JAKARTA (Bloomberg): Indonesia unveiled a raft of fiscal incentives for its tourism, airline and housing sectors hit by the outbreak of the deadly coronavirus, broadening efforts to bolster growth in Southeast Asia’s largest economy.
The government will waive taxes on hotels and restaurants in the nation’s top 10 tourist destinations for a three-month period starting March 1, Coordinating Minister for Economy Airlangga Hartarto told reporters in Jakarta after a cabinet meeting.
State-run oil behemoth PT Pertamina will sell jet fuel at concessional rates to airlines to enable them offer a 30% discount on a quarter of their seats to these destinations, Finance Minister Sri Mulyani Indrawati said.
The fiscal incentives will be equivalent to 10.3 trillion rupiah (US$742mil), including about 3.3 trillion rupiah to be given as grants to local governments hit by the slump in tourist arrivals, Indrawati said.
The stimulus for the tourism and related sectors may help draw more visitors and net the government 13 trillion rupiah in foreign exchange earnings, Tourism and Creative Economy Minister Wishnutama Kusubandio said.
The incentives will complement the central bank’s interest rate cut last week to support economic growth, Indrawati said, adding the banking regulator will also take steps to reduce cost of borrowing.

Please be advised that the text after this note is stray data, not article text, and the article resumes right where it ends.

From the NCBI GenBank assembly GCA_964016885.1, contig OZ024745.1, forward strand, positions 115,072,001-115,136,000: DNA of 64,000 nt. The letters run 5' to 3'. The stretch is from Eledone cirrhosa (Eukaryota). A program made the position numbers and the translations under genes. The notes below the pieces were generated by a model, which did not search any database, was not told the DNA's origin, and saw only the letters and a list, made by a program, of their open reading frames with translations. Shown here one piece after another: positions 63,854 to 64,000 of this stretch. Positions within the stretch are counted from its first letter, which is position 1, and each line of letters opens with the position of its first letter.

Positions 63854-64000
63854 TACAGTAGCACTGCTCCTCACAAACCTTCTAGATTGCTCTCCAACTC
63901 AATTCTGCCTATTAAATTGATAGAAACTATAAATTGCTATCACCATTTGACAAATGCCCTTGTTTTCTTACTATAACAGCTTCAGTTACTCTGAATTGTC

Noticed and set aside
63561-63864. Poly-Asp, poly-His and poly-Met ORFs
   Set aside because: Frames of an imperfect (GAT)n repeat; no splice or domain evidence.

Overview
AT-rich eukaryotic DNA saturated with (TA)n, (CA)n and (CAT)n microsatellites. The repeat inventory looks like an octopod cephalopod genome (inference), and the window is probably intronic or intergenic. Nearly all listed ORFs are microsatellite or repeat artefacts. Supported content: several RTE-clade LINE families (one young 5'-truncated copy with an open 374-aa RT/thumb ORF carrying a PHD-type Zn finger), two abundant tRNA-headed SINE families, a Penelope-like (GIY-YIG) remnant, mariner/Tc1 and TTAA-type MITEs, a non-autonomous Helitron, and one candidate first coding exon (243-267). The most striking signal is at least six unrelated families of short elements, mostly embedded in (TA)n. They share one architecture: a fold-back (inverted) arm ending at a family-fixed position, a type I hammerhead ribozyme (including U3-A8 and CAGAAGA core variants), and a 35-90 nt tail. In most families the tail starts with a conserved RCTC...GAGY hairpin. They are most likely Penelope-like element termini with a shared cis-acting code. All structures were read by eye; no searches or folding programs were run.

The government will extend 1.5 trillion rupiah as interest rate and down-payment rebate for home buyers from the low-income groups, she said.
"All these measures are expected to support economic growth,” Indrawati said. The stimulus for housing will help clear the unsold inventory and have a multiplier impact on the economy, she said.
The coronavirus outbreak, which has killed nearly 3,000 people worldwide and is fast spreading outside China, is threatening to further weaken Indonesia’s already sputtering economy. Indrawati has called for a coordinated global response to the outbreak, warning that authorities may be underestimating its impact on trade and economic growth.
Indonesia hasn’t recorded any coronavirus cases, yet officials are worried about the broader impact the pandemic will have on the economy. The government had already announced plans to accelerate spending to protect household consumption which accounts for nearly 60% of the economy.
While Bank Indonesia last week trimmed its growth forecast for this year by 10 basis points to 5%-5.4%, the government had projected an expansion of 5.3% before the virus outbreak. The economy grew at 5.02% last year.
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